It was for this reason that their Lordships held that the High Court had no jurisdiction over the Election Commission, even though the Election Commission sat for the decision of that case within the jurisdiction of the Madras High Court. The effect of that ruling was worked out in Division Bench case reported in ILR 1955 Nag 108: ((S) AIR 1955 Nag 148) (D). There it was pointed out that by reason of Section 15 of the Industrial Disputes (Appellate Tribunal) Act, 1950, the order of the Appellate Tribunal situated at Bombay was effective after the lapse of a certain period, and that unless the order of the Appellate Tribunal could be quashed the High Court should not achieve indirectly what it could not directly.
The case of the Nagpur High Court was considered by their Lordships of the Supreme Court in (S) AIR 1956 SC 246 (K), and their Lordships stated that the Nagpur case and the two other cases which they mentioned were so decided because the order of the inferior tribunal must be taken to have merged in that of the superior tribunal. It may be pointed out that in at least one of the three cases mentioned by their Lordships, viz., the case from Pepsu reported in (S) AIR 1955 Pepsu 91 (J), the order was one of dismissal of a revision, and yet the reasoning of the Pepsu Court was accepted.
6. The petition, therefore, is that according to the pronouncement of their Lordships of the Supreme Court, the High Court in the exercise of its powers under Article 226 of the Constitution cannot indirectly reach the order of a tribunal whose office is normally situated outside the jurisdiction of that Court. This view is also affirmed in numerous other cases.
In AIR 1956 Raj 163 (H), Wanchoo, C. J.and Modi, J., reversed the opinion of that Court given earlier in two cases to one of which Wanchoo, C. J., himself was a party. Har Prasad v. Union of India, AIR 1954 Raj 189 (M) and Barkatali v. Custodian-General, AIR 1954 Raj 214 (N). A similar view was expressed by the Allahabad High Court in a Full Bench decision reported in Azmat Ullah v. Custodian, Evacuee Property, (S) AIR 1955 All 435 (O).
Recently, in the Madras High Court a Division Bench headed by the learned Chief Justice has laid down that the order of a tribunal should not be quashed when it has merged in an order of an authority situated outside the jurisdiction of the High Court. The learned Chief Justice points out that this is so even if the superior officer or tribunal modified the order, reverses it, or merely affirms it and even if the order is made on revision: see (S) AIR 1957 Mad 496 (I).
7. It would, therefore, appear that the current of authority is against the view of the Bombay High Court. We have now to see whether the reasoning which has appealed to the learned Chief Justice and Dixit, J., can bear scrutiny. The learned Judges compared the exercise of appellate power with the exercise of revisional power.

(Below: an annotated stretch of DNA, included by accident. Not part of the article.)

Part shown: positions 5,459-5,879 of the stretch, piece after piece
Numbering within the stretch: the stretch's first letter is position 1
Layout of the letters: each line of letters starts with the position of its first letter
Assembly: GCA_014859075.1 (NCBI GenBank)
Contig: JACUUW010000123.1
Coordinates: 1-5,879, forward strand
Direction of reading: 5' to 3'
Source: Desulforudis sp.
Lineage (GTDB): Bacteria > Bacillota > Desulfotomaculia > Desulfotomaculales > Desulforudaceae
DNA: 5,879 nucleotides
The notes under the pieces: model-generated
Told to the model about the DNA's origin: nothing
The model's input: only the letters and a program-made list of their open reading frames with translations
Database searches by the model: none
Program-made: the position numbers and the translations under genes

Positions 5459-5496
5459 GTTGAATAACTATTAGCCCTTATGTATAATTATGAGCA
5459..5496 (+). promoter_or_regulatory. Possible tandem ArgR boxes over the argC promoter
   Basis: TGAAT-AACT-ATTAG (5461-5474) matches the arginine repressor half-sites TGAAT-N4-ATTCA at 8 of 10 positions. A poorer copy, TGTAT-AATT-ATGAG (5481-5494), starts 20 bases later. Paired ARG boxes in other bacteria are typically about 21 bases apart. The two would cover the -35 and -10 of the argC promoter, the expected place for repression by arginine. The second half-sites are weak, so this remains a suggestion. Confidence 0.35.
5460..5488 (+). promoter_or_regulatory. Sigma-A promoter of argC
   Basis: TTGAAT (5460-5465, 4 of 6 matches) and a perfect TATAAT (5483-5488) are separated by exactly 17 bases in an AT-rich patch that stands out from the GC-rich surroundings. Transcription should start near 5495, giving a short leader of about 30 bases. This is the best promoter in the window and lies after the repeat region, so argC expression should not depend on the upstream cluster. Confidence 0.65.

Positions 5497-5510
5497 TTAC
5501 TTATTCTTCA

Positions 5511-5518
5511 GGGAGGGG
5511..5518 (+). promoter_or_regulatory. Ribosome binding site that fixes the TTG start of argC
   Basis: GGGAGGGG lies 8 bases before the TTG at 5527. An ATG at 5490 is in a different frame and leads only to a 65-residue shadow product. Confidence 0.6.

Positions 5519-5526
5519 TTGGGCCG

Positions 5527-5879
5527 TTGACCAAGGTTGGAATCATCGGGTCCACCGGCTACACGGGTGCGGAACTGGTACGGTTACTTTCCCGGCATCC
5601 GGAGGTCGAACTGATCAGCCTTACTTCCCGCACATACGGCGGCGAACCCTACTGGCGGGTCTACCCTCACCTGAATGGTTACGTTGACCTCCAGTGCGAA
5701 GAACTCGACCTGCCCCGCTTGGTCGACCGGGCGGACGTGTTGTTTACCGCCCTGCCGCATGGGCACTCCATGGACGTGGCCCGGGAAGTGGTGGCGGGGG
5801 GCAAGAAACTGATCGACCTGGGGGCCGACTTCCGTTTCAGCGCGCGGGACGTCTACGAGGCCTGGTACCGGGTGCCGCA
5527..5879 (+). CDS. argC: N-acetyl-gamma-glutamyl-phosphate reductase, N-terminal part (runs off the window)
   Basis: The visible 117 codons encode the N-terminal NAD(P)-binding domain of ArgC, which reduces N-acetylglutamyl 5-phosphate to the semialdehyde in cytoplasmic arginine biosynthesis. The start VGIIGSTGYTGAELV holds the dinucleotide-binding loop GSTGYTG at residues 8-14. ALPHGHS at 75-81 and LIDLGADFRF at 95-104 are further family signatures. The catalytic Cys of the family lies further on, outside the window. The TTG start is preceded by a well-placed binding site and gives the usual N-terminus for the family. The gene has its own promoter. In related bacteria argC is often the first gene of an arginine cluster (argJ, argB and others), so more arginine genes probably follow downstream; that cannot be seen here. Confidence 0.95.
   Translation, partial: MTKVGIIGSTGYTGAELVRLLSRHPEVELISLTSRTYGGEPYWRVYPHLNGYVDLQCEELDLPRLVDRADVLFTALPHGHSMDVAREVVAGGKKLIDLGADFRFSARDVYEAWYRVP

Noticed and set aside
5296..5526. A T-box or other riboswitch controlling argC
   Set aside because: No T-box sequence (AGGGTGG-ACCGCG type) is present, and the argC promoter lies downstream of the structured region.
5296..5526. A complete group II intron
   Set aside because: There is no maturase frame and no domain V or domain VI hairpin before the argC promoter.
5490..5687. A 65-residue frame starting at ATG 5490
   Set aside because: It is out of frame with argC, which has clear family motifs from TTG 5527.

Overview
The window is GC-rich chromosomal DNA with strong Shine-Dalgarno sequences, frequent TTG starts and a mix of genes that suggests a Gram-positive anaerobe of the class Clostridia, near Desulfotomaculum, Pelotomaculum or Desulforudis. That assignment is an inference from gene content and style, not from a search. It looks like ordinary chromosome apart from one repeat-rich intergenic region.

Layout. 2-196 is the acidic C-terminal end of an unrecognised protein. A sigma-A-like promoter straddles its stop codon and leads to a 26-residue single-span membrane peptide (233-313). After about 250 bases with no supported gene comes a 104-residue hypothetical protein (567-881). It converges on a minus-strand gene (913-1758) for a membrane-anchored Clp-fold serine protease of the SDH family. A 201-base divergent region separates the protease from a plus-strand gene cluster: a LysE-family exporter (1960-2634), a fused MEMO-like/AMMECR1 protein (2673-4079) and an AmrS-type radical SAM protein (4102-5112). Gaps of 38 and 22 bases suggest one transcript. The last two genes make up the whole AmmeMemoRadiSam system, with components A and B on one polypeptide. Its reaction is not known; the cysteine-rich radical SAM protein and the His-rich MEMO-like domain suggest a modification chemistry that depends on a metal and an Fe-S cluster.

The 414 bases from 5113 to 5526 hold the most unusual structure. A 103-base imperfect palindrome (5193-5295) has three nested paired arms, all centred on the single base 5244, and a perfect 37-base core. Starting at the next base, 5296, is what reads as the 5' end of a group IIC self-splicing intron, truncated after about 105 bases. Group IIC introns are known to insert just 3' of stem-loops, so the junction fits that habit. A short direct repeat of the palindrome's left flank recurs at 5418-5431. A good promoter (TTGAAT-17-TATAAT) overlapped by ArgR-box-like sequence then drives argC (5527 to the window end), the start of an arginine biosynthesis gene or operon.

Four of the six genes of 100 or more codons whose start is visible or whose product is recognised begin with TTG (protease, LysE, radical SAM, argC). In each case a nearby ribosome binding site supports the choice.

They stated that an appeal is on a different footing and took the analogy of the Civil Procedure Code to hold that though the order of an inferior Court merges in that of the appellate Court the same cannot be said of revisions under Section 115 of the Code of Civil Procedure. With all due respect it was an error to compare the powers of the Custodian-General exercised under the Evacuee Property Act with those exercised by the High Court under Section 115 of the Civil Procedure Code.
Revisional powers under the Civil Procedure Code only touch upon jurisdiction, viz., its exercise, the refusal to exercise it, or the irregular or illegal exercise of it. The powers which have been given to the Custodian-General by the Evacuee Property Act, Section 27, are of an extremely wide character. To quote the words of Section 27:
'(1) The Custodian-General may at any time on his own motion or on application made to him in this behalf, call for record of any proceeding in which any District Judge or Custodian has passed an order for the purpose of satisfying himself as to the legality or propriety of any such order and may pass such order in relation thereto as he thinks fit:.....'
These powers are not less than appellate powers; in fact, if anything, they are more extensive than ordinary appellate powers as they are understood. These powers cannot by any stretch of reasoning be equated to the powers exercised by the High Court under Section 115 of the Civil Procedure Code. To take the analogy, therefore, of the Code of Civil Procedure, particularly Section 115, to reach the conclusion that the order of the Custodian does not merge in that of the Custodian-General is, if we may say so with the utmost respect, to take a wrong turn at the start.